Nipping the copper ties (the stitch) and sanding the filets and seams (the glue) in preparation for fiberglassing the hull
The last two weeks have been all about the interior of the boat. Now, with fillets and fiberglass in place, some sanding and 3-ish coats of epoxy it’s time to share the love on the exterior. Next up, a full fiberglassing of the outer hull. Lots of sanding and smoothing to do before that happens.
I’ve been wanting to build a wood core kayak for at least a decade. I’ve clicked through the boat designs at Chesapeake Light Craft on and off for years. After much internal debate I purchased the Millcreek 16.5 Hybrid Tandem Kayak. The “hybrid” part is that the hull is marine plywood but the decking is done with 3/4″ cedar strips arranged in what ever design I feel like I can pull off. Hmmm…
February was datacenter migration time, which meant a few trips to Las Vegas. The last one would require renting a giant SUV to haul some IT crap. Since I had to drive that thing back home, there was enough room for my bike and gear, and we would finish up work Friday morning the scene was set for my first bikepack of 2018. In the sixties during the day, high twenties at night. Not bad for wintertime.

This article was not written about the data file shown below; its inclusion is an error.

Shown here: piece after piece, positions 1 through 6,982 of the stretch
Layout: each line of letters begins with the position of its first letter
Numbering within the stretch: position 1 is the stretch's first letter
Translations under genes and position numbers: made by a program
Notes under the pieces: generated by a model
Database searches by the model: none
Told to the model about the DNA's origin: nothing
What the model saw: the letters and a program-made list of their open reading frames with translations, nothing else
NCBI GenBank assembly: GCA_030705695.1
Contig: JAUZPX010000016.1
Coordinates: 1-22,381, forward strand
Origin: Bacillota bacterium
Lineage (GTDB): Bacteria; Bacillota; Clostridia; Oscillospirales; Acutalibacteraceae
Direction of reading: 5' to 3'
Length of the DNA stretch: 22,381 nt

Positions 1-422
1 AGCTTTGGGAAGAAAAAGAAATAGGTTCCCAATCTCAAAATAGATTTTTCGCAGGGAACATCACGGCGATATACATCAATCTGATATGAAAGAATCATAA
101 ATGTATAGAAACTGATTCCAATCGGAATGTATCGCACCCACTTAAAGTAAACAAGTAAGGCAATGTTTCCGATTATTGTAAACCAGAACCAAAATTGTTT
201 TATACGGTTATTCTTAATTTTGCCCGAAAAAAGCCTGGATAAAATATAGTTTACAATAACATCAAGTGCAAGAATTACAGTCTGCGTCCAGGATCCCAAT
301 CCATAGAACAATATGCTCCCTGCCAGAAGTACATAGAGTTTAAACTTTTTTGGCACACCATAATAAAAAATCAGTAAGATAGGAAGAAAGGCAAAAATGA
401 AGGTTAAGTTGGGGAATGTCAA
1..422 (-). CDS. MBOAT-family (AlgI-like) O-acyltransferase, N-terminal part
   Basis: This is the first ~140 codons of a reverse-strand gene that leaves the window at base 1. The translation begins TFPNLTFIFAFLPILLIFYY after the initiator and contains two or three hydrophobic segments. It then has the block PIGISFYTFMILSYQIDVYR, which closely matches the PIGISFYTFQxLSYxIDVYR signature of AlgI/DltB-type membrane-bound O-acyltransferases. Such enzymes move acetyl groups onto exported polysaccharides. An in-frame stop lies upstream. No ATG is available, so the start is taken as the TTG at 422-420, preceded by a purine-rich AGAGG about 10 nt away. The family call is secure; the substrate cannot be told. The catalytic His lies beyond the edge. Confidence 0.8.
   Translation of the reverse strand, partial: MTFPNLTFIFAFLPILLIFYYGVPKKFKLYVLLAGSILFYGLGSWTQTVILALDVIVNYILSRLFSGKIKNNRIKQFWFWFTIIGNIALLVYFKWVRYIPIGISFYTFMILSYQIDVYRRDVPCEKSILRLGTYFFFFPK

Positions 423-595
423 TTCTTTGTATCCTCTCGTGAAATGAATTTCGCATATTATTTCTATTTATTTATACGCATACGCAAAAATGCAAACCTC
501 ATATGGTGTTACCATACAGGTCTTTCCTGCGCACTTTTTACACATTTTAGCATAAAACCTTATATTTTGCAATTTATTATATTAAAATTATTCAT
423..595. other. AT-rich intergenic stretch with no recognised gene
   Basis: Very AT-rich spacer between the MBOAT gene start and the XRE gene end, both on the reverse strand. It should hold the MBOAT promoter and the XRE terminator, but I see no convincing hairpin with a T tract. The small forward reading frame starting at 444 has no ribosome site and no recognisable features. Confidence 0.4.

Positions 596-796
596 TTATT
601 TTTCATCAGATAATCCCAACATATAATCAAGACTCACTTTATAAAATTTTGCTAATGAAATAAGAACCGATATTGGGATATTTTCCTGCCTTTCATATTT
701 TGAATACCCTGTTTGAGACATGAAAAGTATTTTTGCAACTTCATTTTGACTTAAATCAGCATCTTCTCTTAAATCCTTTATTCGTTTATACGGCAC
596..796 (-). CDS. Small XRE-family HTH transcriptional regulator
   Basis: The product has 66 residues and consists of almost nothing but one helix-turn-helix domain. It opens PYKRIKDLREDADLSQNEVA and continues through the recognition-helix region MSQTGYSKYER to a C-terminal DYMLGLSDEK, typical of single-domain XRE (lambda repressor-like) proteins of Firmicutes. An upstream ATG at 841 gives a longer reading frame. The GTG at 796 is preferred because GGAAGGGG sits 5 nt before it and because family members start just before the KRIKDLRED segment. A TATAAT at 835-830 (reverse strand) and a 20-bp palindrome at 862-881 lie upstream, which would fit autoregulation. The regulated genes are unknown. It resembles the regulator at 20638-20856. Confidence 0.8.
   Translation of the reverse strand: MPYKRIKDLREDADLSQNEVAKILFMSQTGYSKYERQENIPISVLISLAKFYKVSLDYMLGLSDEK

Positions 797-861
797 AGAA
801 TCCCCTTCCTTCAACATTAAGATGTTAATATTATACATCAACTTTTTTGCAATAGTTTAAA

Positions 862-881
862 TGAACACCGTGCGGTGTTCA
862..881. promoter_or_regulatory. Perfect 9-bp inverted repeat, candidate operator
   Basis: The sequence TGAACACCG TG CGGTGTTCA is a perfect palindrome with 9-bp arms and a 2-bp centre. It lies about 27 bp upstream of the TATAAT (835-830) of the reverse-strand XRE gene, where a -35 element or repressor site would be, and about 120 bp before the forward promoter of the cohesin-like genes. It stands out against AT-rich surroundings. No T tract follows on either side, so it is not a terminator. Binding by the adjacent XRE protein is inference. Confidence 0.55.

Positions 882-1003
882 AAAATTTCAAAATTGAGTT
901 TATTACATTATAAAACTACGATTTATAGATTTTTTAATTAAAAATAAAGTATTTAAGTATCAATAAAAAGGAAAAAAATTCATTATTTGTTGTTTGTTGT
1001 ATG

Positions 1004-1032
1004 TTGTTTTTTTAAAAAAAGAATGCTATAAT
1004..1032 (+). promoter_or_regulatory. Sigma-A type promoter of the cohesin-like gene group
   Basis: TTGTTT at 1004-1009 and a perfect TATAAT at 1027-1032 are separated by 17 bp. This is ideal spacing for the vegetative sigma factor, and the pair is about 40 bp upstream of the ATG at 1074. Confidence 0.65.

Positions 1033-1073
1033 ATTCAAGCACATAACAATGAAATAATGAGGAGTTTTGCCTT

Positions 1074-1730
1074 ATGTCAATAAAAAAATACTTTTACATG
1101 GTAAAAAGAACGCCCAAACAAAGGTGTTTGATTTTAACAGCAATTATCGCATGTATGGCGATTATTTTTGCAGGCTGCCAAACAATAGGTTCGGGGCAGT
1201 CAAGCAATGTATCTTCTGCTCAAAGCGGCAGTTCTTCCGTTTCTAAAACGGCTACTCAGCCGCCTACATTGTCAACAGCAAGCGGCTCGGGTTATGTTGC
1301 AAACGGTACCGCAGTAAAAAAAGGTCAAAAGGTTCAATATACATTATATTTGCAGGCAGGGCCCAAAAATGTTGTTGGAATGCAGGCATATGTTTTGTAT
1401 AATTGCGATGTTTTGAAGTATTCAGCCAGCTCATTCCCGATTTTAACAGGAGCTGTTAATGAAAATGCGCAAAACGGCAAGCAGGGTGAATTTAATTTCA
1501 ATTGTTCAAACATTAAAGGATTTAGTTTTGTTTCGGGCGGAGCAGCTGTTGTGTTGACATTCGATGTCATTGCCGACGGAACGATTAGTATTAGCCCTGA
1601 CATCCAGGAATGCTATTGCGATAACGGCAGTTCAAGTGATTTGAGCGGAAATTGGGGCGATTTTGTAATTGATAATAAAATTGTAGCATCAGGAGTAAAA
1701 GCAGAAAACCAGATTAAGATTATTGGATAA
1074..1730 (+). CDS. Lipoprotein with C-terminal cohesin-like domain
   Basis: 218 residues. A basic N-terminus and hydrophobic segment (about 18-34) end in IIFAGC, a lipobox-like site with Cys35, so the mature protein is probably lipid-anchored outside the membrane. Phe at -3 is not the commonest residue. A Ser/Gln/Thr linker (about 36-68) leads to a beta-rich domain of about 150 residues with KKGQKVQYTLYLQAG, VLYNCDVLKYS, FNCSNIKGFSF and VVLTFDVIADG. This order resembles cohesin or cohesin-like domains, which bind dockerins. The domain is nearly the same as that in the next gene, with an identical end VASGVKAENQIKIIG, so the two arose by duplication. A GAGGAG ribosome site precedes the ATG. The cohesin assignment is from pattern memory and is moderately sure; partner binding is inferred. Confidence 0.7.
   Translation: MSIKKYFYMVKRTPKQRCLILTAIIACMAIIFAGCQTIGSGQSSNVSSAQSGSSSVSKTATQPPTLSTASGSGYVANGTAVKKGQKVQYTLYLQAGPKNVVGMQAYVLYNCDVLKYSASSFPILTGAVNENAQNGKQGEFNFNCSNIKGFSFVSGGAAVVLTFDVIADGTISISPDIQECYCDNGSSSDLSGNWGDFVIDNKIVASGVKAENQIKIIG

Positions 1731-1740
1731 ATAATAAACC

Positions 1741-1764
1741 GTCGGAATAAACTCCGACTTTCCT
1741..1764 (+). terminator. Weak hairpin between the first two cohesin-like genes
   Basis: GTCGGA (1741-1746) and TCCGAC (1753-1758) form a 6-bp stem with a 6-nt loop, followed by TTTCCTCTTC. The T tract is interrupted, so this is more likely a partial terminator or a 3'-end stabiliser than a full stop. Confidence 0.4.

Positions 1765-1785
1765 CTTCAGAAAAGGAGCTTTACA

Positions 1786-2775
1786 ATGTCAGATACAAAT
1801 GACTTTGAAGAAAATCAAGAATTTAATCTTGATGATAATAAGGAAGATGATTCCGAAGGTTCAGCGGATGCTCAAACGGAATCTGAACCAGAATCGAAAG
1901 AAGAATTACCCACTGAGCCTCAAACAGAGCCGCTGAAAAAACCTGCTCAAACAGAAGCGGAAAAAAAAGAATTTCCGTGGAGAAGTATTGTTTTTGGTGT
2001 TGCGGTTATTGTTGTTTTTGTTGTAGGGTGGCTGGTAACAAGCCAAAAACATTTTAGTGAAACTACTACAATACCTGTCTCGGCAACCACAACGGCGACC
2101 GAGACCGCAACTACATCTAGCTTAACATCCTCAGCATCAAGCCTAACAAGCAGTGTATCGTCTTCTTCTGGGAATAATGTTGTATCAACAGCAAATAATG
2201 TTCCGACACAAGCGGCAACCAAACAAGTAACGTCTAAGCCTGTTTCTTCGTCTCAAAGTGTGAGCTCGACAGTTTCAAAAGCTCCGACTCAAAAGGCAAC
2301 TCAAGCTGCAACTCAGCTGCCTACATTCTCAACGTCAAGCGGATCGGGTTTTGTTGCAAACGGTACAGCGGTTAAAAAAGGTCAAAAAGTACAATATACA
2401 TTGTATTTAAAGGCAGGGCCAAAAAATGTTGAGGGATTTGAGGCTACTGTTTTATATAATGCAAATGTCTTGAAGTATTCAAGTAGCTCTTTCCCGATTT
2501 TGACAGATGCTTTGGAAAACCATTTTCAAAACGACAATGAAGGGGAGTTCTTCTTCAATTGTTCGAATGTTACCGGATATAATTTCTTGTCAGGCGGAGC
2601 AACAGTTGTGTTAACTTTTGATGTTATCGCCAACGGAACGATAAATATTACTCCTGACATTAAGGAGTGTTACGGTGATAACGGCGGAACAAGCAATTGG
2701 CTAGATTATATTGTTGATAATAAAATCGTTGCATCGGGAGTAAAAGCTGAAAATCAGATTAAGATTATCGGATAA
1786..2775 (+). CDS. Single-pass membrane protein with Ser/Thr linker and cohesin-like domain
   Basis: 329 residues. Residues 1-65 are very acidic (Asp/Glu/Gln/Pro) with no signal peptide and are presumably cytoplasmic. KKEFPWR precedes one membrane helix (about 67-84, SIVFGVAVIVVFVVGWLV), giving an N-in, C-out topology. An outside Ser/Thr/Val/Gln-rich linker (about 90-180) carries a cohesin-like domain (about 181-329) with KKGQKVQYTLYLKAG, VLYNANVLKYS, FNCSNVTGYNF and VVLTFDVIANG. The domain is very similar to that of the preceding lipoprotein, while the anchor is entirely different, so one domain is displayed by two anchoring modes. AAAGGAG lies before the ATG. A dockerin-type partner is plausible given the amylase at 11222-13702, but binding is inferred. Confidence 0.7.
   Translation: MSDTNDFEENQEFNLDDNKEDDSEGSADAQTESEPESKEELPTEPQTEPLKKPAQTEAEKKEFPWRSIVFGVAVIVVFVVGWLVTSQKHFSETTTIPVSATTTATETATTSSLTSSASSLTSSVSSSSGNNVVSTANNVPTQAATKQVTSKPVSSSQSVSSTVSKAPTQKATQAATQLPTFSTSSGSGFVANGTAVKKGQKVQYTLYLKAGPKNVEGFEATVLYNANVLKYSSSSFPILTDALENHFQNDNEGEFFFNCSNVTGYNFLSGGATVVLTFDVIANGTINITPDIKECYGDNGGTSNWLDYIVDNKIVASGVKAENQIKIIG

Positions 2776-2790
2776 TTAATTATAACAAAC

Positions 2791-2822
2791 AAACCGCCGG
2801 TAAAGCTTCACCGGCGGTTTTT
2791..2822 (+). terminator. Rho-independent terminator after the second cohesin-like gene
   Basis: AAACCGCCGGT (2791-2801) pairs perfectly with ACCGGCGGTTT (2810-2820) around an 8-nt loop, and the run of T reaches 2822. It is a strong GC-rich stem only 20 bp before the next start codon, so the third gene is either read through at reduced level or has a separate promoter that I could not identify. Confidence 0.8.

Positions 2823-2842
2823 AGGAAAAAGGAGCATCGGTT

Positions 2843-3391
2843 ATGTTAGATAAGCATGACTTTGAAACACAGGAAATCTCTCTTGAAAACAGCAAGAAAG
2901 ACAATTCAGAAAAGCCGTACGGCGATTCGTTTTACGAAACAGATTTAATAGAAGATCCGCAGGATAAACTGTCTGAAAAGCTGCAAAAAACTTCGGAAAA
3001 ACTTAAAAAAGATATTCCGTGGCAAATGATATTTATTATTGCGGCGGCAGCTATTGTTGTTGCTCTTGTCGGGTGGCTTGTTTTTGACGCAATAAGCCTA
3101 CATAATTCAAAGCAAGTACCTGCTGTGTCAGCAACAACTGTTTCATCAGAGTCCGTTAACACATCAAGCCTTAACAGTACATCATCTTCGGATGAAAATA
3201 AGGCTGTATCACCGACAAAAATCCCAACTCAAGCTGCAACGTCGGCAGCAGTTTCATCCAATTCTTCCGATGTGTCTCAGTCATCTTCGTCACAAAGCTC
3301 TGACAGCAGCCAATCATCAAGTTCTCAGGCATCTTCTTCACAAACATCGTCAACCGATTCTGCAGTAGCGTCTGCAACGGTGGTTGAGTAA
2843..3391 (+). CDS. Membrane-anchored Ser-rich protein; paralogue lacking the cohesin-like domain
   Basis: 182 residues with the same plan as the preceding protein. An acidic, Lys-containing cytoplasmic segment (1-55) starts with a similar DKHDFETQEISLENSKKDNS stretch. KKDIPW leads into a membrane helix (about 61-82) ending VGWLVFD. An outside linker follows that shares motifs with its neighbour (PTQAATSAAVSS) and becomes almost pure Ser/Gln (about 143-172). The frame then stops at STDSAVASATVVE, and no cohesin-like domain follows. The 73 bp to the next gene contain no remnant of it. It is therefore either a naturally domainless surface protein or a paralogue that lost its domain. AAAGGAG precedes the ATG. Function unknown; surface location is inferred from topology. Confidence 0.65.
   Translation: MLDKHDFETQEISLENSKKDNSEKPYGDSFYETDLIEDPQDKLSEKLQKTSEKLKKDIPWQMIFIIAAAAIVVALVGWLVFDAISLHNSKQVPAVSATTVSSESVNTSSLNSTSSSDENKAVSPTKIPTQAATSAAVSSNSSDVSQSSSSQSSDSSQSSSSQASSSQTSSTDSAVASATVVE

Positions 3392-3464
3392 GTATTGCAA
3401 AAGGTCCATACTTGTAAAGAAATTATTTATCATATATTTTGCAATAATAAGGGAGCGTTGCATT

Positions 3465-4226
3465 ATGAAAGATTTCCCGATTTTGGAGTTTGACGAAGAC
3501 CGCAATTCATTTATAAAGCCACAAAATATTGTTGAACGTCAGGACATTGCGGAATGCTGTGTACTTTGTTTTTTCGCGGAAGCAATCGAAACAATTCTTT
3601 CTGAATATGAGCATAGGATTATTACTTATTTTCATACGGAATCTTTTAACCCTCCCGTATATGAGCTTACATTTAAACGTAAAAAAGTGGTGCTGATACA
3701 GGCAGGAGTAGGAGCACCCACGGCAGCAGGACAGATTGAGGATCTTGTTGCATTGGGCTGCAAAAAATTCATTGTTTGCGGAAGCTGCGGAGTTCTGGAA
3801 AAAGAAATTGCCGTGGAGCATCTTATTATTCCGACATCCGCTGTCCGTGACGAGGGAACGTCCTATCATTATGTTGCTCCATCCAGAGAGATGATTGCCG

I wanted- no, needed another bikepacking trip before the snow. Threw together a quick overnighter just outside of Wendover, UT. Between low-end desert casinos and the Bonneville Salt Flats lay the Silver Island mountains, with Floating Island right next door. My plan was to do a figure-eight around the island with a side trip over a causeway seen on Google Maps to camp on Floating Island. Being an isolated mountain range with one road around it I forsook Navigation Devices. Just need to look for a left turn somewhere around 30 miles. The satellite photos made it look so clear. Oddly enough, things don’t always look the appear with the same clarity at ground level.
In which I take my youngest on his first bikepacking trip through the Cathedral Valley- also the first non-solo trip for me. A seasoned backpacker and both youthful and strong, the ride resembles my solo trips as he disappears ahead. I lag behind, alone and happy.
August is not what you’d call a prime desert riding month in Utah. With the Wasatch and Uinta mountain ranges in my backyard there are ample opportunities for more elevated exploration. Temps in the nineties during the day drop to the forties at night. Moose and mule deer appear along the way, our paths intersecting for a moment, each sizing up the potential threat of the other. In the fullest acknowledgment that the encounter is serendipitous, not sinister, we turn our backs to one another and continue on.